Driverless cars to be tested on UK motorways in 2019

Out-Law News | 26 Apr 2017 | 10:10 am | 1 min. read

Driverless cars will be tested on UK motorways before the end of 2019, according to a new consortium of organisations working together on the development of autonomous vehicles.

DRIVEN said a fleet of driverless vehicles, containing software built in the UK, will be tested on public roads over the next 30 months, including on motorways. The testing will culminate in an "end-to-end journey" from London to Oxford, it said.

The DRIVEN consortium is led by Oxbotica, an Oxford University spinout business, which carried out the first trial of a driverless vehicle in public spaces in the UK last autumn.

Other members of DRIVEN include RACE, a robotics technology centre at Culham Science Centre operated by the UK Atomic Energy Authority (UKAEA), the Oxford Robotics Institute, insurer XL Catlin, Nominet, Telefonica, the Transport Research Laboratory, Oxfordshire County Council, Transport for London and Westbourne Communications.

Dr Graeme Smith, chief executive of Oxbotica, said: "No company, group or consortium of autonomy experts has ever attempted what DRIVEN is planning over the next 30-months. We are seeking to address some of the most fundamental challenges preventing the future commercial deployment of fully autonomous vehicles. I have full confidence in DRIVEN’s world-leading and internationally respected team of specialists to deliver this project."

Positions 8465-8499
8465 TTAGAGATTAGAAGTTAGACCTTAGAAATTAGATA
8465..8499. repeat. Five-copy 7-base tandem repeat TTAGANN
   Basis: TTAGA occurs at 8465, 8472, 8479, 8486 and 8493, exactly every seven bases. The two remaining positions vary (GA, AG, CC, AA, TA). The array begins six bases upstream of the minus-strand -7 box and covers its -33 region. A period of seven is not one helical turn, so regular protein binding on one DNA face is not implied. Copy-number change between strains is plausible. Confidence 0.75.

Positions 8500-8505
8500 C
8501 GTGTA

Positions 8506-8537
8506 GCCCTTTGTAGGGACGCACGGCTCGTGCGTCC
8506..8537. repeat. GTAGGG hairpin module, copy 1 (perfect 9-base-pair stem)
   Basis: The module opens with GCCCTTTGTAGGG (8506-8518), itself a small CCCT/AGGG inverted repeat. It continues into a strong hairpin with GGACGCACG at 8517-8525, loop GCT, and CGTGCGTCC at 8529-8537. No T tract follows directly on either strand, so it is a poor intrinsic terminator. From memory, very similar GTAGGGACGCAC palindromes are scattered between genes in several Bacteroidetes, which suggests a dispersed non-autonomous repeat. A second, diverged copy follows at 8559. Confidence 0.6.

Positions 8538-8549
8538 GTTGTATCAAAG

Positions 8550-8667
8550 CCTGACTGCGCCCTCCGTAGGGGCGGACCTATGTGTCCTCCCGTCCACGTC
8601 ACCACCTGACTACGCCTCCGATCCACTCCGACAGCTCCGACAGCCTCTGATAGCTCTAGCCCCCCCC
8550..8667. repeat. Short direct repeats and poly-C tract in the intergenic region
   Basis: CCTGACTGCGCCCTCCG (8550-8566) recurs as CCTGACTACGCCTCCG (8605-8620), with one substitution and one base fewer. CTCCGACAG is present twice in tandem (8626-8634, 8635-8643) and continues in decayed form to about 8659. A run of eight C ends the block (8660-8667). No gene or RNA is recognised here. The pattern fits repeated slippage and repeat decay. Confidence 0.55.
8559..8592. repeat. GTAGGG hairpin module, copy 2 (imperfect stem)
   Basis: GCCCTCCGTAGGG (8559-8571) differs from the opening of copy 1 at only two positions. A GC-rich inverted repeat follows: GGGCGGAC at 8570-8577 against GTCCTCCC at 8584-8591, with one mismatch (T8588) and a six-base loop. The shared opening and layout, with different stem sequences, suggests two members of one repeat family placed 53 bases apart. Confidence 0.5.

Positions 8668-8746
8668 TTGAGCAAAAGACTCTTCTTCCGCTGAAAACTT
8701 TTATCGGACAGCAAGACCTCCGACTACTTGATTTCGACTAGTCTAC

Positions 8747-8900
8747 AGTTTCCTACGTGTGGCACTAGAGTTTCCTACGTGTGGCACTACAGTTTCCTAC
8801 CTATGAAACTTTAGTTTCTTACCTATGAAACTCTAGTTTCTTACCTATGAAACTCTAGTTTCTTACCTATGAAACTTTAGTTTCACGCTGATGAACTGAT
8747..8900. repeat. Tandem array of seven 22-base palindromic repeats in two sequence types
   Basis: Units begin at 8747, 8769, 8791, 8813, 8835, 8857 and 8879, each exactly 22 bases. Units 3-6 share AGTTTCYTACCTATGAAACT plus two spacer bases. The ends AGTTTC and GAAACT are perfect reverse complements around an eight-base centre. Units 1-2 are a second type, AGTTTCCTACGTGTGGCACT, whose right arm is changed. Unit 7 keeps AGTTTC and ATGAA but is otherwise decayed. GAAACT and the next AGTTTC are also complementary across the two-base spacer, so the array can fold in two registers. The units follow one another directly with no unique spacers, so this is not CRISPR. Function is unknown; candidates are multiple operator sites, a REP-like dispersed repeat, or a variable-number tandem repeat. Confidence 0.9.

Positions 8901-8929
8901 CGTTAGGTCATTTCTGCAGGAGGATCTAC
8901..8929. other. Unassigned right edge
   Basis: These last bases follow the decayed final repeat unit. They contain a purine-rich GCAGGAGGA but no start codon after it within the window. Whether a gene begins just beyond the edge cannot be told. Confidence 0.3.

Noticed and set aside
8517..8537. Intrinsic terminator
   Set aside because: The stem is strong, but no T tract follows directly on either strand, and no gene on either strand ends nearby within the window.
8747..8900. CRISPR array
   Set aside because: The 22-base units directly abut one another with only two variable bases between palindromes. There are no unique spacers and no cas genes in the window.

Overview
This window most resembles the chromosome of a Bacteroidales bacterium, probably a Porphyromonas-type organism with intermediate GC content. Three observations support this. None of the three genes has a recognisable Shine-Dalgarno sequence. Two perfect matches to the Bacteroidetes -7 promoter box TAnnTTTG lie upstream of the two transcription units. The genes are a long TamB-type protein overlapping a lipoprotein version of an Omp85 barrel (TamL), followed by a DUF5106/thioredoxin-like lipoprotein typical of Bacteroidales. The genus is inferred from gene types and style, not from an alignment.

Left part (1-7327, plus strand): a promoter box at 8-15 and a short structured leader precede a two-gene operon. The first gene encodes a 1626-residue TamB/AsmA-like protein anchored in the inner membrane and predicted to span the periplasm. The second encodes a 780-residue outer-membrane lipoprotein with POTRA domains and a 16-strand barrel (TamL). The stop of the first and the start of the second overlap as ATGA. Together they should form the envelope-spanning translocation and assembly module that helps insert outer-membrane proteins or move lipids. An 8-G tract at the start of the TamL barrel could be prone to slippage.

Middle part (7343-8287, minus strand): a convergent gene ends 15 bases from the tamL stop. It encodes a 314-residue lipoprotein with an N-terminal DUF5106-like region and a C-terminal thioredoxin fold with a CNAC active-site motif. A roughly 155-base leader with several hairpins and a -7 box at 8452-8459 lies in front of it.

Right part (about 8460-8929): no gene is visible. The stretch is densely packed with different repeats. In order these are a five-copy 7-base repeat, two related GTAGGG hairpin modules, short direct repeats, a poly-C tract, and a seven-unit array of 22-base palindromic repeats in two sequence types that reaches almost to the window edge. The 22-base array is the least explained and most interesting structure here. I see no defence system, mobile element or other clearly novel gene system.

DRIVEN has received more than £8 million in funding for its work from the Centre for Connected and Autonomous Vehicles (CCAV), a special unit set up by the government to support the development of driverless cars testing and commercialisation in the UK. CCAV is a joint policy unit of the Department for Transport and the Department for Business, Energy and Industrial Strategy.

In a statement, DRIVEN said: "Key challenges the consortium will address include: communication and data sharing between connected vehicles; connected and autonomous vehicles insurance modelling: risk profiling and the new cybersecurity challenges that this amount of data sharing will bring."